Expected to follow his opera star father into the business, but discontent with his life; a young man pursues a career in popular music and romances the aquatic-ballet dancer he met during his time in the service.
A swim teacher and a wealthy businessman are married after a brief courtship. A charming war hero falls in love with this newly-married woman, after her husband abandons her on their honeymoon for the sake of a business meeting.
A contrived misunderstanding leads to the breakup of a songwriter and his fiancée. She returns to work as a gym teacher at an all-girls school, but a legal loophole allows the man to enroll as one of her students.
Ellen Hallet is in love with her playboy boss, Douglas Morrison, but is too timid to do anything about it. To help her, her roommate Chris decides to step in and devises a plan. Chris ... See full summary »
A singing soldier (Johnny Johnston) newly returned home finds himself discontent to work in his father's opera company or pick up where he left off with his girlfriend. Having met an aquacade showgirl (Esther Williams) while in the service, he reintroduces himself. Romance blossoms.Written by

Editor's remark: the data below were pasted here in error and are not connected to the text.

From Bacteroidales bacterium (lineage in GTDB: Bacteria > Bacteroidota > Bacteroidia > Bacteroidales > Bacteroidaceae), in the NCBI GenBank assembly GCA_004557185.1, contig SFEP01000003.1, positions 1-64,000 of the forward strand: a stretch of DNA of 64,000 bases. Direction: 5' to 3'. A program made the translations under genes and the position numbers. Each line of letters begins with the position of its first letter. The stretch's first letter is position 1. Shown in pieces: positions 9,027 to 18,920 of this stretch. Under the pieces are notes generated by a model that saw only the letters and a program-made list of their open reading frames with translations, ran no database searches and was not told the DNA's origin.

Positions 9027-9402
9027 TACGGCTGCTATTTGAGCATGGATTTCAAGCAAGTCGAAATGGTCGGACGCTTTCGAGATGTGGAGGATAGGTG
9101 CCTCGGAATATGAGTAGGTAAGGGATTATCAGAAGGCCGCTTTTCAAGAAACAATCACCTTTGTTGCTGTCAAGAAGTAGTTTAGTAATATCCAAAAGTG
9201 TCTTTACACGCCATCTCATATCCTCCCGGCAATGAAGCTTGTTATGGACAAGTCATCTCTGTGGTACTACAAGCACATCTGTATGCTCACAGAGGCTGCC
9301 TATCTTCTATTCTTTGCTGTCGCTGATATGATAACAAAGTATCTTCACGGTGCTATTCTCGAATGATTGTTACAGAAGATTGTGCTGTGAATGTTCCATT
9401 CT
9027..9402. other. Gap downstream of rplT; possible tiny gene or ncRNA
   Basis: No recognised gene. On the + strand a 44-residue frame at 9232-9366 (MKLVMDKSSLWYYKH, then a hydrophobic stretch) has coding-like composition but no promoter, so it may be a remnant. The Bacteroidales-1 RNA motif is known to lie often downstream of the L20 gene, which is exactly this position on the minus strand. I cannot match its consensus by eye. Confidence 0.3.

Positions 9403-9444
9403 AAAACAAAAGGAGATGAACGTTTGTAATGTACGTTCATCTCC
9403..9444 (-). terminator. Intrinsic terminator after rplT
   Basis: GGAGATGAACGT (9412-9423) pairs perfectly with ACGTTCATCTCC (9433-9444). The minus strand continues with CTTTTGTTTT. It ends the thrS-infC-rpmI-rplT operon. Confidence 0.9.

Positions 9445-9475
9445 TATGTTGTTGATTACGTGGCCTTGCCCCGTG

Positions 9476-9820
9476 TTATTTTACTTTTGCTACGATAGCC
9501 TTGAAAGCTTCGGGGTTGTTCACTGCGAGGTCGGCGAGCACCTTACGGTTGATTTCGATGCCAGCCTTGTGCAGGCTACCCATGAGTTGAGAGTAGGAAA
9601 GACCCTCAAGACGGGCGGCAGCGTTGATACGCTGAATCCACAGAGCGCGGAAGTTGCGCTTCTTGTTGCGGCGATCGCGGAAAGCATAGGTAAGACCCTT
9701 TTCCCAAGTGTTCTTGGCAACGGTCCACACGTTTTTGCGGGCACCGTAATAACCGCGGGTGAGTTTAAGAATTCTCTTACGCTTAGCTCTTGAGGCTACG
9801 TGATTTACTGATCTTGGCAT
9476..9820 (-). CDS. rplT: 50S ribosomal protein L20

A film with great talent like Esther Williams, Lauritz Melchior, Jimmy Durante, Xavier Cugat and May Witty promises a lot, they're great enough individually but seeing them together in the same film is every bit as big a treat. None of the five stars disappoint, but 'This Time For Keeps' as a film could have been much more.
Getting the flaws out of the way, the script really lacks lustre in places, lacks wit and sophistication and anybody looking for sense will be short-changed. The story is flimsy nonsense and often painfully predictable with some draggy pacing in a few scenes that aren't musical numbers.
Despite singing decently, Johnnie Johnston is a charisma-free presence and fails to generate much chemistry with the rest of the cast. Richard Thorpe's direction is competent but undistinguished.
Conversely, 'This Time For Keeps' is lavishly mounted and shot in glorious Technicolor. The songs are pleasant, while the operatic/classical music segments provided by Melchior (which include the likes of "La Donna E Mobile", "M' Apari" and even a bit of Otello) are even better. They benefit from being energetically staged.
Most of the cast work very well. Williams radiates with charm and her swimming talent is second to none. Durante is very funny and seems to be having a ball. Melchior sings with his usual thrilling ring, sounding absolutely wonderful, and is cuddly and amusing. Cugat sends up a storm and Witty is just delightful.
Overall, a pleasant diversion but unexceptional, with the cast being the biggest merit. 6/10 Bethany Cox
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